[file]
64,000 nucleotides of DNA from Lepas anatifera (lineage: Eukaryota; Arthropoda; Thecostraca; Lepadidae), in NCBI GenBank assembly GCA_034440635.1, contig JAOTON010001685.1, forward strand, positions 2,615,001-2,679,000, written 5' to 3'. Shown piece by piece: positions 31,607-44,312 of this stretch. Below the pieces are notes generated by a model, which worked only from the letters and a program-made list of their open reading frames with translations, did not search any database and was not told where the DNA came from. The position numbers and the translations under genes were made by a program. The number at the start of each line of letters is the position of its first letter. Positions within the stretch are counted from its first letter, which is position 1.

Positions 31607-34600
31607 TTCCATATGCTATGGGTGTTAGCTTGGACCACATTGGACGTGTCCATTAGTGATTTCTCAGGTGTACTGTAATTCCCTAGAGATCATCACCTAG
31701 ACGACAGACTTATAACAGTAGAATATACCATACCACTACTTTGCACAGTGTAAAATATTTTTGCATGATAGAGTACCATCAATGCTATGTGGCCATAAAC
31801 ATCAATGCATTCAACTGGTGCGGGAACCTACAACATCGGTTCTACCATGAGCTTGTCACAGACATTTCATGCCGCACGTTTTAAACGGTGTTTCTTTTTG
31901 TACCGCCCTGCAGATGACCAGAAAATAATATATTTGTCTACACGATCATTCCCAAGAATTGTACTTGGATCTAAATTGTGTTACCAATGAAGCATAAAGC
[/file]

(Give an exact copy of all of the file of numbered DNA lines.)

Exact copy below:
64,000 nucleotides of DNA from Lepas anatifera (lineage: Eukaryota; Arthropoda; Thecostraca; Lepadidae), in NCBI GenBank assembly GCA_034440635.1, contig JAOTON010001685.1, forward strand, positions 2,615,001-2,679,000, written 5' to 3'. Shown piece by piece: positions 31,607-44,312 of this stretch. Below the pieces are notes generated by a model, which worked only from the letters and a program-made list of their open reading frames with translations, did not search any database and was not told where the DNA came from. The position numbers and the translations under genes were made by a program. The number at the start of each line of letters is the position of its first letter. Positions within the stretch are counted from its first letter, which is position 1.

Positions 31607-34600
31607 TTCCATATGCTATGGGTGTTAGCTTGGACCACATTGGACGTGTCCATTAGTGATTTCTCAGGTGTACTGTAATTCCCTAGAGATCATCACCTAG
31701 ACGACAGACTTATAACAGTAGAATATACCATACCACTACTTTGCACAGTGTAAAATATTTTTGCATGATAGAGTACCATCAATGCTATGTGGCCATAAAC
31801 ATCAATGCATTCAACTGGTGCGGGAACCTACAACATCGGTTCTACCATGAGCTTGTCACAGACATTTCATGCCGCACGTTTTAAACGGTGTTTCTTTTTG
31901 TACCGCCCTGCAGATGACCAGAAAATAATATATTTGTCTACACGATCATTCCCAAGAATTGTACTTGGATCTAAATTGTGTTACCAATGAAGCATAAAGC